What, exactly, is preservation? ◦ Done on site by archivist or records handler ◦ Inexpensive What, then, is conservation? ◦ Done off site in a lab by someone with chemical background or knowledge ◦ Expensive
To make records useable To lengthen the life of the document To maintain your legacy Digitization is not preservation!!!!!
Changes in Manufacturing ◦ Processes resulting in Acidic Shorter fibers Weaker paper Durable Paper ◦ Developed during the 1980s ◦ 2% minimum alkaline reserve ◦ less than 1% lignin, ◦ good tear resistance ◦ pH of 7.5 to 10.0
Ink ◦ 2500 BC in Egypt and China Pencil ◦ Developed and patented in France in 1795 Deterioration of Ink ◦ Iron gall ink 12th century well into the 20th century Highly acidic Corrosive that eats through paper
Pollutants ◦ Gases ◦ Particulates Dust! Climate ◦ Temperature Cool and stable ◦ Relative Humidity Dry and stable
Papers like the dark! ◦ Effects of light are cumulative and irreversible Sources of Light ◦ Natural light ◦ Artificial light ◦ Incandescent bulbs High IR (infrared), low UV (ultraviolet) Discharge bulbs High UV ◦ Fiber optic Low IR, low UV
What is Mold? And Where Does It Come From? ◦ Type of fungus ◦ Always present in the air and on objects Optimum conditions development ◦ Commonly Temperature is above 70° Fahrenheit Relative humidity is above 70% ◦ Uncommonly but still possible 50° Fahrenheit and in 45% relative humidity
Paper ◦ mold and mildew eat library materials People ◦ Exacerbates allergies, asthma, or other respiratory problems ◦ Some fungi can cause skin and eye irritation and infections ◦ Prolonged exposure to germinating molds in closed areas can damage the lungs, mucous membrane, cornea, respiratory tract, stomach, intestines, and skin
The ONLY way to permanently protect your collections from mold is to control the environment by keeping the temperature within 65º-70º Fahrenheit and the relative humidity within 45%-65% Consistency of temperature and relative humidity, even if outside ideal range, is better than fluctuations in the environment
Temperature ◦ 65-70 degrees F +/- 5 degrees Relative humidity ◦ 45%-65% +/- 2% Light ◦ Let the sun shine in! Air circulation ◦ HVAC
Don't shelve books directly against an outside wall No plants indoors or near walls Waterproof basements and walls below ground level Check gutters and drains regularly Regularly inspect your collection for mold or mildew Install the best filters, preferably HEPA filters
Determine whether the mold is active or inactive ◦ Active mold can be colorful, damp, slimy, and web-like and has a musty odor ◦ Inactive, or dormant mold is dry and powdery Isolate affected materials Determine the source of the outbreak Control the environment ◦ Psychrometer ◦ Hygrothermograph Clean the collection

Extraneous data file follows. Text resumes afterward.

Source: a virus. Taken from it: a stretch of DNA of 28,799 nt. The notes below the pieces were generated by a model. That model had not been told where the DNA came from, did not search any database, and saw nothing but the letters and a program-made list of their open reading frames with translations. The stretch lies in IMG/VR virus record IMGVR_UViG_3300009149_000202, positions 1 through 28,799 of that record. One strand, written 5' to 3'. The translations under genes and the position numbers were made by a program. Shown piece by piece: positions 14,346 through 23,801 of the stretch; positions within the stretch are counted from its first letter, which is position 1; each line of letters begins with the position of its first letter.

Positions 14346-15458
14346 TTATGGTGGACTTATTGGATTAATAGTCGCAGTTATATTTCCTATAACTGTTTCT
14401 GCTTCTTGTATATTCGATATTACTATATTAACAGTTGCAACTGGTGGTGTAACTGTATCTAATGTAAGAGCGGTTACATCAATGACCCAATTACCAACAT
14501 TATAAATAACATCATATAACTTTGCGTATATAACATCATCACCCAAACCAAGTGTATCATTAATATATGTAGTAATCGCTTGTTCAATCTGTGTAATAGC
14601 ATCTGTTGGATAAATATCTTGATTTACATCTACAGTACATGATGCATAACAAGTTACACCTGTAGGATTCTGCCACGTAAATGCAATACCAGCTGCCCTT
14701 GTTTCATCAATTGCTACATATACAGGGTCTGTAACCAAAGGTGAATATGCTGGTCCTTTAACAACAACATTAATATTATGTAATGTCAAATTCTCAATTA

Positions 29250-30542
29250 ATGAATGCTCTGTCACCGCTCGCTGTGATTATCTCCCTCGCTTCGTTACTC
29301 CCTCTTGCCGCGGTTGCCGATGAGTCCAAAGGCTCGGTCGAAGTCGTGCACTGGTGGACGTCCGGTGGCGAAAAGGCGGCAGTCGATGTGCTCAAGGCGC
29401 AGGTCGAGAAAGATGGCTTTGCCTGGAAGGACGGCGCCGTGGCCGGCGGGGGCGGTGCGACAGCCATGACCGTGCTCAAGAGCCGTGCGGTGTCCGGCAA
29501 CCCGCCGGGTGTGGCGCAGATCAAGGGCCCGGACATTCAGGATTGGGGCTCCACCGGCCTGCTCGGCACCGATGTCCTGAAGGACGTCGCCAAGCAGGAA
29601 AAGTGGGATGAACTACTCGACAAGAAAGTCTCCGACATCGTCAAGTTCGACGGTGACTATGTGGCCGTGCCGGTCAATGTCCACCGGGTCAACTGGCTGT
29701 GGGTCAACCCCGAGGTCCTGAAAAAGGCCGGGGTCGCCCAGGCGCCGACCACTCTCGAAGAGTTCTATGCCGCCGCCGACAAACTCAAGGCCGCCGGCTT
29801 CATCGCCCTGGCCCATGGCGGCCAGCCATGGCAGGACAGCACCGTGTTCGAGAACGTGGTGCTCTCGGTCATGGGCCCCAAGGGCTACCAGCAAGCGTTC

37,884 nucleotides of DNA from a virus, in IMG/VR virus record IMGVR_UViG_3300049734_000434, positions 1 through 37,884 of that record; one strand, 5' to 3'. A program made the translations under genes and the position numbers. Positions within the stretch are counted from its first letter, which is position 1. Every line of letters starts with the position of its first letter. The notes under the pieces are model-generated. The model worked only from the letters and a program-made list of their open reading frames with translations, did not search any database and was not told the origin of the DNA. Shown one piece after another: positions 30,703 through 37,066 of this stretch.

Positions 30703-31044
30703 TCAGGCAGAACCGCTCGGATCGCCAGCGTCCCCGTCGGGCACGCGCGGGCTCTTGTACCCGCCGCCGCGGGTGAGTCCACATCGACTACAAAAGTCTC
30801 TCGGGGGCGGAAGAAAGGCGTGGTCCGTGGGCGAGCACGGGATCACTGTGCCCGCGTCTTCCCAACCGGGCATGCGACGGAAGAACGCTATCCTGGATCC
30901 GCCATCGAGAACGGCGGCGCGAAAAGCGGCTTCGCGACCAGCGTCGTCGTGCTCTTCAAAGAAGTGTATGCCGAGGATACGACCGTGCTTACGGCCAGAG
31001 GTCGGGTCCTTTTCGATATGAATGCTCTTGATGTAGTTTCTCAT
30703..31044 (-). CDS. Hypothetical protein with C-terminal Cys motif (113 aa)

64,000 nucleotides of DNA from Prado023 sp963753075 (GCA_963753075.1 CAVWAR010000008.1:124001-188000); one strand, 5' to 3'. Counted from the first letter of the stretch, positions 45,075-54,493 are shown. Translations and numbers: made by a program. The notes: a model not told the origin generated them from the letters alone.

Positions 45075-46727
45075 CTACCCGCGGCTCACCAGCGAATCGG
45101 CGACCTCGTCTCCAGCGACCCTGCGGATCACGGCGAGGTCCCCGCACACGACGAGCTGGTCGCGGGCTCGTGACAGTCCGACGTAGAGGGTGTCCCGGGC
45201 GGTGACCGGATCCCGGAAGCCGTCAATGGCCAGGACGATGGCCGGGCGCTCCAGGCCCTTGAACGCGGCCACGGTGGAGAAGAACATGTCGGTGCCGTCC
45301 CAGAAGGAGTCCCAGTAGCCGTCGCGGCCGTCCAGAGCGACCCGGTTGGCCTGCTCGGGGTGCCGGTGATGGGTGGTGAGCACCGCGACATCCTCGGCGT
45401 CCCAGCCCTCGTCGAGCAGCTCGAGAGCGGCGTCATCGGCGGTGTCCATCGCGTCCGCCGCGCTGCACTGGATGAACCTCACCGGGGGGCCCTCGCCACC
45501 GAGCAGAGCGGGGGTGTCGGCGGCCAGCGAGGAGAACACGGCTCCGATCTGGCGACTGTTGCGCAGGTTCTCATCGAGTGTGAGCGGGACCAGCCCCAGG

Mold does not die! Fungistatic versus fungicidal treatments Freezing or air-drying followed by cleaning Any type of treatment must include some temporary modification of the environment Inactivate the mold so it can be easily cleaned from the item
Freezing ◦ Fungistatic ◦ Stopgap Air Drying ◦ Inactivate the mold ◦ Vented or isolated, to prevent the spreading of spores
Vacuuming most effective way to remove mold spores from books and paper ◦ doesn't spread the spores ◦ HEPA (high efficiency particulate air) filter ◦ Ordinary vacuums should be used outdoors ONLY ◦ Vacuum mold from flat paper documents through a screen to avoid damage
Clean mold with a soft bristled brush or clean rag ◦ Can cause increased staining Wipe off books or papers outdoors or under a fume hood Replace rags frequently ◦ Store used rags in sealed plastic bags ◦ Wash in bleach for re-use For fragile and rare materials, or if you're unsure about how to treat an item, don't hesitate to consult a conservator
Foxing (small brown spots probably caused by mold or by the presence of tiny metal particles) Tears, folds, and creases; dog-eared corners; abrasions; Staining from rusted paper clips, deteriorated rubber bands, or tape Loss of parts of the paper
Distortion and staining from previous water damage. Brittleness and fragility due to acidic deterioration and light exposure; Discoloration or darkening due to acidity and light exposure; Staining and weakening from mold growth Holes from insect infestation Acid migration
The hard decisions ◦ You cannot save everything Even with cooperative projects ◦ Priorities must be set among collections You must define your collection's strengths and concentrate on them ◦ Every item may not need to be preserved Will a representative sample of certain materials be acceptable?
What groups of items are most deteriorated? Which have most importance to your institutional mission? What is the current and projected use for these materials? What collections should be your highest priority for preservation within each category, and why?
Do I have a valid reason for picking this up? What is its condition? What is the safest way to hold it? Is it too fragile to lift without a secondary support? Do I need a second person to assist? Do I need a cart or trolley? After I have lifted the object, where will I set it down again? Are my hands clean? Should I wear gloves?